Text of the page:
Defense Ministry Director-General Amos Yaron on Wednesday confirmed a Ha'aretz report that Israel - which maintains a policy of ambiguity on its reported nuclear arsenal - was about to become the first Middle Eastern country to equip its citizenry with an antidote to the fallout from a radioactive weapon.
Yaron was responding to an overnight report that the defense establishment has decided to include Lugol's Iodine capsules in the protective kits it distributes to the public.
The pills, costing about $1 apiece, are meant to block the influence of radioactive iodine by buttressing the thyroid gland, considered a key mechanism for sustaining the body's immunity.
"We must institute all necessary measures of caution," Yaron told Israel Radio. Asked when the capsules would be added to Israelis' gas mask kits - directed largely against the effects of biological and chemical warfare - Yaron said, "in the near future."
Since September 11 - and more so after intelligence operations revealed intensive efforts by Qaeda to acquire the know-how for manufacturing "dirty" bombs - the likelihood of such an event occurring as the result, for example, of an Iranian or Iraqi action against Israel, has increased.
In February 1991, Iraq tried to hit the Dimona reactor, using a cement payload as its warhead. And the Home Front is including similar possibilities in its preparations during the current U.S.-Iraqi crisis.
Radioactive risk is a sub-scenario of one of the two traditional nuclear-biological-chemical risks, "Black Curtain," which refers to biological weapons. The other scenario, "Necklaces," deals with defenses against chemical attacks or accidents.
Home Front Command exercises in recent years have taken into consideration the use of the pills - sometimes using candy placebos - in case of such potentially radioactive disasters as a meltdown at a reactor. Among the scenarios tested was the possibility of a meltdown on board a U.S. nuclear submarine in Haifa port. Not much credence was given to the possibility of radioactivity resulting from a hostile attack.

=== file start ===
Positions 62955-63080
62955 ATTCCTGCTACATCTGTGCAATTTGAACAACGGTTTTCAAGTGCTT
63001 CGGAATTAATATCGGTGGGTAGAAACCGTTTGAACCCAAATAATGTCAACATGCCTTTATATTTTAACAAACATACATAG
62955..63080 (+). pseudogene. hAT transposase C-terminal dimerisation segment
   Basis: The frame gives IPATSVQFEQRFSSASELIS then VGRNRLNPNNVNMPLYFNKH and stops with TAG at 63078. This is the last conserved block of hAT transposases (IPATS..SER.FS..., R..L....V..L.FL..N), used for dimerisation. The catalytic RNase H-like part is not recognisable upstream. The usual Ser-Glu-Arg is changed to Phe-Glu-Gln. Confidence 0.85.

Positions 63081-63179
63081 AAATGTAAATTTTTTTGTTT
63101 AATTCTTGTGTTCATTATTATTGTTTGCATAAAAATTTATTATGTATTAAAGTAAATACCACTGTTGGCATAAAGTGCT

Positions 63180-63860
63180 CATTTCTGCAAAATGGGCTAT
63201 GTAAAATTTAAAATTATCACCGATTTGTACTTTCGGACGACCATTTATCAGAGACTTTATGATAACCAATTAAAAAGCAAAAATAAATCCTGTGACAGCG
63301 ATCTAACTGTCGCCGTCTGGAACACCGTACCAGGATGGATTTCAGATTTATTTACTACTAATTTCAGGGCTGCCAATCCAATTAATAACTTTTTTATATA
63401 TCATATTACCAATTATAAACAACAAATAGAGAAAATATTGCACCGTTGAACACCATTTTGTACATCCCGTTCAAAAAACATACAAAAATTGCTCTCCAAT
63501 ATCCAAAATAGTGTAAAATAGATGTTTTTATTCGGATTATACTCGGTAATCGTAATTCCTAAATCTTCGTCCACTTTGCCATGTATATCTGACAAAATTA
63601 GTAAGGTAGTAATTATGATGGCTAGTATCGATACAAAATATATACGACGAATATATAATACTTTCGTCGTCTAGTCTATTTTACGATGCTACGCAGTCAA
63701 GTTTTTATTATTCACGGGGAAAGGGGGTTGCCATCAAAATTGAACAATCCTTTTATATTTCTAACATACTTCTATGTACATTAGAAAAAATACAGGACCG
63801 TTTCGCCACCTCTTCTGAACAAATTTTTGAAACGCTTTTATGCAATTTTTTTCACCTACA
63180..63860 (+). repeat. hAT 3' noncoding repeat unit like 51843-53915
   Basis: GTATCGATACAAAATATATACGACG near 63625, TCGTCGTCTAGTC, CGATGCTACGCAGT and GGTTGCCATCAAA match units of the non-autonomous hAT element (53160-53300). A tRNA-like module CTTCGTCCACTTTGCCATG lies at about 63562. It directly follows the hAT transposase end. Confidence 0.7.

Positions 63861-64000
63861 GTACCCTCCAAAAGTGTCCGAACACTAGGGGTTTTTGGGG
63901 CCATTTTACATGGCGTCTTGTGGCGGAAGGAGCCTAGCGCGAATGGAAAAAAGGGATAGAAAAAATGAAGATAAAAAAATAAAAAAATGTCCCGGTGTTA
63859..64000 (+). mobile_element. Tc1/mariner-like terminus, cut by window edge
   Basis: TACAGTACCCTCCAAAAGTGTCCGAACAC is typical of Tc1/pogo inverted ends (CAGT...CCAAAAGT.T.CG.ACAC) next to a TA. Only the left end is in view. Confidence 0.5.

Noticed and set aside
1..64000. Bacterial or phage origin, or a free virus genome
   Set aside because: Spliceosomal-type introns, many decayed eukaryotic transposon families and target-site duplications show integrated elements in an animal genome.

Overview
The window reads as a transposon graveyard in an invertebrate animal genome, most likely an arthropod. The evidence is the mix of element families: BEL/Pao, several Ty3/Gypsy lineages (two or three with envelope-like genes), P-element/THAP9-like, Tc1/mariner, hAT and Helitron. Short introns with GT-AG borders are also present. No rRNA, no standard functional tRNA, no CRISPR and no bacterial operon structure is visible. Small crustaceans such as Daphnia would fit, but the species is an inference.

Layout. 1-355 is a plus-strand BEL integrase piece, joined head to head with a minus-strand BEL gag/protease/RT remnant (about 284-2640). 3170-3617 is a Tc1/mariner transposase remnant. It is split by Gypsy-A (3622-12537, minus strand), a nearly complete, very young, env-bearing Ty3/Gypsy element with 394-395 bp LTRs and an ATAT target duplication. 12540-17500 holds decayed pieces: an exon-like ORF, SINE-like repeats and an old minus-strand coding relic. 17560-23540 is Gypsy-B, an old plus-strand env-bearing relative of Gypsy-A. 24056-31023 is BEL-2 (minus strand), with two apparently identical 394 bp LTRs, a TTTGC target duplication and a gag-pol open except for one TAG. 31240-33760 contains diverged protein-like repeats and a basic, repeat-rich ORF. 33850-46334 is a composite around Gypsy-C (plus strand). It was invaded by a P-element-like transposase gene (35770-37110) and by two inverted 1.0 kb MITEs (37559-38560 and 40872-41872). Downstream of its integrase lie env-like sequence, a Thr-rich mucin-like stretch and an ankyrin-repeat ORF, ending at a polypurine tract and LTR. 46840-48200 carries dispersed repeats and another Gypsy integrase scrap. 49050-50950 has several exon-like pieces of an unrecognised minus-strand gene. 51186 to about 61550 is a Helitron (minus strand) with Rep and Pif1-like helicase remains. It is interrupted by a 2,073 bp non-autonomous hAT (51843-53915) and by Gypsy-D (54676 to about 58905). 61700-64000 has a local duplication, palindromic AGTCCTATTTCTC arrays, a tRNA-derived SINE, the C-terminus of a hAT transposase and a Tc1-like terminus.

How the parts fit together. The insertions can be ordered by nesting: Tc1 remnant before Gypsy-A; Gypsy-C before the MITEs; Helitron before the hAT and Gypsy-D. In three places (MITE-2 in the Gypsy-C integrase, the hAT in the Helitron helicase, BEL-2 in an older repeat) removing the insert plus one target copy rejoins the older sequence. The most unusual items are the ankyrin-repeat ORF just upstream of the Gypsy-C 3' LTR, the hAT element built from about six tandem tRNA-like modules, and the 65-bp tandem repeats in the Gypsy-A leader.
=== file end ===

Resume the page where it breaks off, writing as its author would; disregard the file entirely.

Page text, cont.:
In the U.S., Lugol's Iodine is sold in capsules without prescription. The U.S. administration has ordered hundreds of thousands of the capsules from a North Carolina factory and recommends taking it up to 14 days after exposure to radioactive fallout or a radioactive accident.
Israeli doctors said Tuesday night that the iodine is much more effective if it is taken about 10 days before exposure, and not afterward, because there are side effects that might disrupt the thyroid gland. In severe cases, said the doctors, it can be life-threatening, but the danger to the wider population is much greater from radioactivity without any protection.
Involved in the discussions leading up to the decision to supply the pill, which will be introduced first during the updating of protective kits, were Brig. Gen. (res.) Shaul Horev, the defense minister's assistant for special means, and the National Security Council (NSC).
The Lugol decision, which overlaps the new American policy, is a reflection of the growing overlap between Washington and Jerusalem's efforts to meet common threats, from terror to weapons of mass destruction. Maj. Gen. Uzi Dayan, head of the NSC, is going to Washington in two weeks to take part in a closed-door seminar on suicide bombings, being convened by Tom Ridge, the president's adviser on domestic security and the likely head of the new Homeland Security Office.
Dayan will be accompanied by a professional delegation, including IDF officers, intelligence professionals, police and Magen David Adom professionals. Dayan will use the Washington trip to bid farewell to his counterpart, National Security Adviser Condoleezza Rice, and to Francis Taylor, head of the counter-terrorism office in the State Department.
Dayan leaves his position on September 6, and the NSC will remain without a chairman until mid-October, when Ephraim Halevy leaves the Mossad and takes up the position of national security adviser.
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